I have an bacteria bloom. Tank is really cloudy (white). need suggestions - Page 2 - Tropical Fish Keeping - Aquarium fish care and resources
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post #11 of 20 Old 06-08-2013, 10:19 PM Thread Starter
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also had a algea eater die while i was out of town and sat in the tank for couple days
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post #12 of 20 Old 06-09-2013, 09:19 AM
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Well, it certainly doesn't appear to be overstocked with so few fish in 80 gallons!
First, you don't have enough water turnover using such a small filter, although with so few fish, you could just about go filterless (not recommending that though). If that hang on back (HOB) filter is all you have, then every time you change the cartridge, you basically reset that filter to scratch. You don't need to go get anything expensive, but you'll want a filter with more capacity than that little filter.

I'll assume the tank doesn't have live plants? My guess is when you feed, you overfeed. That's not intended as any negative, as I know I still tend to overfeed my fish - most of us on the forum probably overfeed!

Here is what I'd suggest in the absence of any water parameter measurements:
* Go ahead and do a good size water change (50%+ new) and fill the tank up. I'm not sure how you can run the HOB filter if your tank isn't filled up all the way, as you indicated in an earlier post. I agree with what Byron said about the bacterial bloom, but at this point, lets just get reset to a known point.

* as you do the water change, either use a gravel vacuum device of just get your hands down in the gravel/sand and stir it around vigorously. If you get a big nasty cloud of "stuff" when you stir the gravel, after the tank only being set up for 3 months, then you are overfeeding. Siphon out a good bit of this stirred up organic matter. The other option is to stir it up, let it settle and then suck it off the bottom as you do the water change.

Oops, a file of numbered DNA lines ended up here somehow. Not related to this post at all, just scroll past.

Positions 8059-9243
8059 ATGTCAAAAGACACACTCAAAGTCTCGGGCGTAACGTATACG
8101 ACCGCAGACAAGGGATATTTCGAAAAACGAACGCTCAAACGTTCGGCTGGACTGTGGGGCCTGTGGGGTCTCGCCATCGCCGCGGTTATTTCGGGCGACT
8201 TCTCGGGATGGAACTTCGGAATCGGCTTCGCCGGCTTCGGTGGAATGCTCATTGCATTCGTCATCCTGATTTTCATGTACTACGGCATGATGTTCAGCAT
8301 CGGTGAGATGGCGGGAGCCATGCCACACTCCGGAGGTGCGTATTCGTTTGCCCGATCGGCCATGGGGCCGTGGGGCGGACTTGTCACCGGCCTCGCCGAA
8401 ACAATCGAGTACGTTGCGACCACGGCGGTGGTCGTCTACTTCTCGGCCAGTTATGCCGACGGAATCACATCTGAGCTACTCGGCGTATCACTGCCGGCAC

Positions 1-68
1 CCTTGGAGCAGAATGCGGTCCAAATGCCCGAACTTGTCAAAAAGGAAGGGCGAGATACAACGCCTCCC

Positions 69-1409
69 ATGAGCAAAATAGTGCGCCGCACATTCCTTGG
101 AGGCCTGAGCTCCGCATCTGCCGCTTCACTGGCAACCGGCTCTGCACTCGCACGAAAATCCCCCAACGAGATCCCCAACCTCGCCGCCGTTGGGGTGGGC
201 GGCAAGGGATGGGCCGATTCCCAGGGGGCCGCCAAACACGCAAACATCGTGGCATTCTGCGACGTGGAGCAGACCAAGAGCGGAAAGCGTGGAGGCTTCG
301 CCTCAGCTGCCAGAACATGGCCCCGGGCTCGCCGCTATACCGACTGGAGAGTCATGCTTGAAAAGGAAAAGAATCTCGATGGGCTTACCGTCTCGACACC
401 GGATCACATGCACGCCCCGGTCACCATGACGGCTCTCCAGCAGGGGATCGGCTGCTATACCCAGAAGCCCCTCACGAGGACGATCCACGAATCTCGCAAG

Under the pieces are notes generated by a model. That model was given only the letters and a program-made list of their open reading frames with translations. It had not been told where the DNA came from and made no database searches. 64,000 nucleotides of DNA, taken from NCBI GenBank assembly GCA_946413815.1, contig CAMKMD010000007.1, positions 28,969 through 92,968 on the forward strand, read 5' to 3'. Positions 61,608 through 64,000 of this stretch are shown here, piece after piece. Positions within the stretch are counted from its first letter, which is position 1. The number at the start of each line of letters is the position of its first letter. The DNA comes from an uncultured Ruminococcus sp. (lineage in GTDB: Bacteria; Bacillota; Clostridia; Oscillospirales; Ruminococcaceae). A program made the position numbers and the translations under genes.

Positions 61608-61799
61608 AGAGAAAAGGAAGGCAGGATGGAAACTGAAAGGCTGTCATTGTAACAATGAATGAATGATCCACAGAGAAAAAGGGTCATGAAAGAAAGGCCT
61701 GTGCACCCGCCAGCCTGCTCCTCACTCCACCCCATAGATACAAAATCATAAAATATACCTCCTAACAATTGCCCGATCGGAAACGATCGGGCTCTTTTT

* having a dead fish in the tank a couple of days will cause a problem if you don't have enough filtration. You don't have adequate filtration for that tank size. Plan on adding some more filtration. It could be a second, larger HOB, a large sponge filter that's driven by and air pump or powerhead, or if you have the $$ a canister filter is an option. For teh fish load you have, you actually could probably get away with the single filter you have if you are careful not to overfeed.

* Regarding the fish deaths. Unfortunately, when purchasing any new fish, you have to assume it is infected with all sorts of diseases and parasites. This is particularly true if you buy from stores that "move" a lot of fish like the Wal-Marts and big-box pet stores. It's not a negative on them, they simply run so many fish through their tanks, that disease transmission is inevitable at some point.
You need to either A) set up a small (10 gallon) quarantine tank and/or B) treat your big tank for internal parasites and external parasites. NOTE: this advice goes counter to those who advise against the "shotgun" treatment. It's not what you normally want to do, but I'd bet you have something nasty in the tank. I had a huge problem with fish deaths (lost over 13 juvenile Angelfish until I started quarantining and treating for parasites as a routine precaution).

I'm sure others here will have more to add, but that's my $0.02 worth! Good luck and be patient!

18 species/varieties of fish, 15 species/varieties of plants - The fish are finally ahead of the plants!
*560 gallons (2120 liters) in 5 tanks -> you do the math.
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post #13 of 20 Old 06-09-2013, 11:35 AM
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I would not now treat this tank for any disease. DKRST is not suggesting you do this now, but I just wanted to make sure that was clear. The death of the CAE may be for the better, as this is not a good community tank fish anyway, as it mentions in the profile; don't get another.

And I will certainly agree on problems with fish from chain stores. I have never seen this so bad. I now only acquire fish from two or three sources, due to the considerable losses I had a couple of years back.